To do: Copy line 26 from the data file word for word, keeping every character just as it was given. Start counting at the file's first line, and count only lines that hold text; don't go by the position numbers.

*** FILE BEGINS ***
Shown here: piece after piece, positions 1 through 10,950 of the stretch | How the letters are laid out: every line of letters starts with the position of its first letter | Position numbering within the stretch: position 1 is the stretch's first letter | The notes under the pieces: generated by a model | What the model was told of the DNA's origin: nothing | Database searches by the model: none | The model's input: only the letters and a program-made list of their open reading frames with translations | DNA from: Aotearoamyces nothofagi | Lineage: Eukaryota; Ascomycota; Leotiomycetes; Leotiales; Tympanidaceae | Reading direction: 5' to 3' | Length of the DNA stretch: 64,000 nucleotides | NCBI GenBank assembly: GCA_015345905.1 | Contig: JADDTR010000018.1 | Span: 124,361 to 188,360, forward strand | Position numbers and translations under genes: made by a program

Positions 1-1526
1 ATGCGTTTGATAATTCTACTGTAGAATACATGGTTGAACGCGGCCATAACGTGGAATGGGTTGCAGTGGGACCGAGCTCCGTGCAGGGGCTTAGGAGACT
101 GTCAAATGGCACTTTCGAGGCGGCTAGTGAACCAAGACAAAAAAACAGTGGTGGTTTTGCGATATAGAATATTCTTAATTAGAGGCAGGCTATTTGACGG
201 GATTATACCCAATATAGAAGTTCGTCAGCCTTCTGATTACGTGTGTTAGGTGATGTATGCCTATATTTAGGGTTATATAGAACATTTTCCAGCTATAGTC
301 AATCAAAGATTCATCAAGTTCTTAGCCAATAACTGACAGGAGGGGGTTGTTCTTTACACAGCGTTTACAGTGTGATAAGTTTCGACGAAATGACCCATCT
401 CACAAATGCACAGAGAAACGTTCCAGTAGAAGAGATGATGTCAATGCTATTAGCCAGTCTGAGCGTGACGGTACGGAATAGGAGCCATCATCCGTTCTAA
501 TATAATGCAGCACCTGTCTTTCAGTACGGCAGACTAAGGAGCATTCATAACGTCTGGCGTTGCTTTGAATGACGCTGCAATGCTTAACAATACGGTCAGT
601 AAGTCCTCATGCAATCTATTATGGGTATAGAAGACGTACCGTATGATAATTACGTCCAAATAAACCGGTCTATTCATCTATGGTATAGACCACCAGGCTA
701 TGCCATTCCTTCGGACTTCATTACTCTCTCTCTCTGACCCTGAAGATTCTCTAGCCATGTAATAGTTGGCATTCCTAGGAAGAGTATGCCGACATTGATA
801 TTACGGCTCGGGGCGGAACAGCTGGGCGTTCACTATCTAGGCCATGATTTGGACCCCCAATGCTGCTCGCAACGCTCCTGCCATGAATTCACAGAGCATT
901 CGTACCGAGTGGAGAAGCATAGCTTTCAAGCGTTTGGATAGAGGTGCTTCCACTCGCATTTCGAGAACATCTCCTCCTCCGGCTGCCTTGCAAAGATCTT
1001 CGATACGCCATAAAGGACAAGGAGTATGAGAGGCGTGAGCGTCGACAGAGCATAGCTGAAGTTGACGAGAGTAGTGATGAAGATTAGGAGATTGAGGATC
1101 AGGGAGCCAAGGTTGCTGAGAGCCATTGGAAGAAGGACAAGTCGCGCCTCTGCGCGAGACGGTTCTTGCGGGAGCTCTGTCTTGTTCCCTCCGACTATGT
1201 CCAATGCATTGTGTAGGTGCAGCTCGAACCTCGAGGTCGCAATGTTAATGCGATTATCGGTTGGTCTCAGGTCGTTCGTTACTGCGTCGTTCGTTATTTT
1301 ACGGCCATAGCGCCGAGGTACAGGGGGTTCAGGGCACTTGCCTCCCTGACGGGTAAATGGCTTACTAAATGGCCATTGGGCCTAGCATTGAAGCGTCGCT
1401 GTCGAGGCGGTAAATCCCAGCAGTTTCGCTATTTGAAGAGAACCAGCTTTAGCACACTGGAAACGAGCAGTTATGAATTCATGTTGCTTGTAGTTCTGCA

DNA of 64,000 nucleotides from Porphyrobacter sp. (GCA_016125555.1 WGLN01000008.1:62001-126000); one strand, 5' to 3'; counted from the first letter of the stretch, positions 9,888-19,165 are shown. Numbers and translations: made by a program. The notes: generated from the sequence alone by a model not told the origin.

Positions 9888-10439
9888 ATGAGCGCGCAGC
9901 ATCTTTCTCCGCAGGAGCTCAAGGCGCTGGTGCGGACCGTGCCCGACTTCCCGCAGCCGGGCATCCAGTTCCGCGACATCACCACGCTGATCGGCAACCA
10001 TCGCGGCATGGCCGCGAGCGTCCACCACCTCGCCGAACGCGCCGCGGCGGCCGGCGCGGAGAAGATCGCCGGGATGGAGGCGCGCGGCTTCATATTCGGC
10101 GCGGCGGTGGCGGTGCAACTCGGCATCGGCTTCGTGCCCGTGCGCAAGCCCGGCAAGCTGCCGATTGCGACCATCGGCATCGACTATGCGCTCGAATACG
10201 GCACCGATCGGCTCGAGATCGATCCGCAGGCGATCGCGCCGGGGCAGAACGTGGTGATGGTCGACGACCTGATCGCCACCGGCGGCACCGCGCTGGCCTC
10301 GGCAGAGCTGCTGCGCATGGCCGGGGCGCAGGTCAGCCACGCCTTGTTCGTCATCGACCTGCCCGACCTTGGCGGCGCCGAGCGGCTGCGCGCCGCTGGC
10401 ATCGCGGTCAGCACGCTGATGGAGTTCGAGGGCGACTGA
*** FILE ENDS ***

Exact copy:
10401 ATCGCGGTCAGCACGCTGATGGAGTTCGAGGGCGACTGA